The tests I underwent were for cancers and the like. At one point I was hospitalised for ten days with no definite results on any health problems.
Then, on a visit to my Doctors surgery he mentioned my Thyroid gland. He said
"I suppose I should have checked your Thyroid Gland. That was a bit remiss of me"
Those were his exact words.
So a blood test was carried out. Simple, easy and much cheaper than all of the other investigations.
Back then you had to wait ten days for your blood test results. So ten days later I finally had a diagnosis THYROTOXICOSIS, HYPERTHYROIDISM or an OVERACTIVE THYROID GLAND.
I was referred to an endocrinologist. My doctor had by this time started me on a Beta Blocker, in order to ease the strain on my heart. This left me feeling calmer although not 100% better. I took this medication for a couple of months.
The endocrinologist said
"I bet you thought you were going mad, didn't you?"
Well, yes, I had to agree with that.
He also told me that thyroid disorders are often passed along the female line of a family, from Mums to daughters, for example. He thought that in the past my thyroid and swayed between over and under active which explained many of my weight problems.
I was offered Surgery or medication and asked to choose. I was told that treatment with radio active iodine was not usually given if a woman's family was not complete, due to possible ensuing infertility problems. In the full daze of my ill health I had no idea what to say. I just wanted to burst into to tears. It had taken a monumental effort to actually get out of my home and get to the hospital, even though Hubby was beside me.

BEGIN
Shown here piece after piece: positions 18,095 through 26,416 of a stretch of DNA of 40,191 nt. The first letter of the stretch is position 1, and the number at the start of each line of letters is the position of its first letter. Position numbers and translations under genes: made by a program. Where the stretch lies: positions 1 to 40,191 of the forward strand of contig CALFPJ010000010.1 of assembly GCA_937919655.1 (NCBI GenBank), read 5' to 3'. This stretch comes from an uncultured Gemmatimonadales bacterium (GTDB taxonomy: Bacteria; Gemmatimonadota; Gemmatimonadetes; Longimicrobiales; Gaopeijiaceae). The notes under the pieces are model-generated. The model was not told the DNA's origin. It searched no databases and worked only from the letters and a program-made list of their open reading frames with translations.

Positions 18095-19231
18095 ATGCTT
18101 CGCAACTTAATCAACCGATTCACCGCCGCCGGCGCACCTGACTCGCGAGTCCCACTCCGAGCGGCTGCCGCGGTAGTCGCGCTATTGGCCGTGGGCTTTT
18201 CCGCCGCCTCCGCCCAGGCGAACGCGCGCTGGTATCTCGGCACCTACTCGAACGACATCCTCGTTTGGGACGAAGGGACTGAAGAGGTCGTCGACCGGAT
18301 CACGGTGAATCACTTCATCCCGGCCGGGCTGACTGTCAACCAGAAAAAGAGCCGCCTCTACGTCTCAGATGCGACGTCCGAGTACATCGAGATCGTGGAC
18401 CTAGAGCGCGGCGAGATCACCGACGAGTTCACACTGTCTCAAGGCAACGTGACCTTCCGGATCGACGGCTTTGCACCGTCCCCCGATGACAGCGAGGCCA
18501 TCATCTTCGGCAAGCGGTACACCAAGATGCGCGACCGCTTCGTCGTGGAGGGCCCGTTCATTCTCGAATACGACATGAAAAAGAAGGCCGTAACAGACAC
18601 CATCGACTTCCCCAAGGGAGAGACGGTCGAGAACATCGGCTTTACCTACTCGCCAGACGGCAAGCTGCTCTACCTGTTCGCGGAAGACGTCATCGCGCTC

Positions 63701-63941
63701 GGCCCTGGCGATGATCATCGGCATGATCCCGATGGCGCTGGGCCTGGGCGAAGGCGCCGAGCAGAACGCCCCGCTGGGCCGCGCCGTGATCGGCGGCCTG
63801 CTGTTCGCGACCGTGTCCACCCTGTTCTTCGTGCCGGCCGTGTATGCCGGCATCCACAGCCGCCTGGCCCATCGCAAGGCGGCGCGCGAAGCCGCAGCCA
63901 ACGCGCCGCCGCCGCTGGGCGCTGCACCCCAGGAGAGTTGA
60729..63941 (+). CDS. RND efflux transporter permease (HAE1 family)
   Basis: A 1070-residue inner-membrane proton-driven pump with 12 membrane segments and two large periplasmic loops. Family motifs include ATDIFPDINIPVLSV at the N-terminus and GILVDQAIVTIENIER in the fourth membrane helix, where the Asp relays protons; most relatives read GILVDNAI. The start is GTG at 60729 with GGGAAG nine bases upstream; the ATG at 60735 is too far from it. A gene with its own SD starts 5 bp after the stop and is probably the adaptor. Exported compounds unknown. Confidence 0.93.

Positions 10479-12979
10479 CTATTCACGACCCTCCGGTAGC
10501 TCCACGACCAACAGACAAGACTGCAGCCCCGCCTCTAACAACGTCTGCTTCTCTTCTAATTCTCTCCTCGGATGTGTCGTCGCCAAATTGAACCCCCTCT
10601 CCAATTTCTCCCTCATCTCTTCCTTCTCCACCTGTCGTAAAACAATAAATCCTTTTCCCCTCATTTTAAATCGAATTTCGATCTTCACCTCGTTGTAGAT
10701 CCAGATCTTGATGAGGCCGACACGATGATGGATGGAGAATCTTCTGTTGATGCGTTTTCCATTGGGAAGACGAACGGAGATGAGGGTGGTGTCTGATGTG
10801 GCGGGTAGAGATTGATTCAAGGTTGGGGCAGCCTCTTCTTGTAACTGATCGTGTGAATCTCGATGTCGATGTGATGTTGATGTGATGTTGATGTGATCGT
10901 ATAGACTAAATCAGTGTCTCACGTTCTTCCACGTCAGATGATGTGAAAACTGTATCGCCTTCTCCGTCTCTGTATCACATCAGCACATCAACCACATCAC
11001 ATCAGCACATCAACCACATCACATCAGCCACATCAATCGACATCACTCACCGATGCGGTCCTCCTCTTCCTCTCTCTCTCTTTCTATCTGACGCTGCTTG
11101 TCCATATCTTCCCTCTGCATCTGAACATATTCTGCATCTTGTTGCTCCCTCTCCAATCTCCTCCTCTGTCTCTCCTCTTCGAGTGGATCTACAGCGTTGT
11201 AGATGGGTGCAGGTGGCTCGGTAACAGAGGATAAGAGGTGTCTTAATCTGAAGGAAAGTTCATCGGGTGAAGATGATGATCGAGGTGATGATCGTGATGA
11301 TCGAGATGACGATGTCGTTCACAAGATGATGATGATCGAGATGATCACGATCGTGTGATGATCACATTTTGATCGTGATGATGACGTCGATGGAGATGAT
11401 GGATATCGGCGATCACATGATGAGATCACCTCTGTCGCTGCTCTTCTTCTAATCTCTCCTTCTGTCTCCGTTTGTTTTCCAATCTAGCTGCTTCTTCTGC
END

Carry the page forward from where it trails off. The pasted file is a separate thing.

In the end the consultant took the decision out of my hands and I was started on treatment with a pill called Carbimazole.
These tablets were very tiny and initially I took something like 20 of them a day. With regular blood tests the amount of pills was jiggled until a happy balance was achieved. I took these pills for two years and in that time my health improved and my weight rose. Unfortunately the tiny size I had become whilst I was ill was not to stay. It was so nice though to feel alive again. I was in my mid thirties now.
Unfortunately I had two more episodes of an overactive thyroid gland before being persuaded by the endocrinologist to undergo radio-active iodine treatment. It seemed that every so many years this condition would resurface, especially if I was under stress. My endocrinologist could not understand my reluctance to have the treatment. He said that if my thyroid became under active it would be less damaging to me and easier for my physician to control.I could not explain what I was thinking as I felt foolish.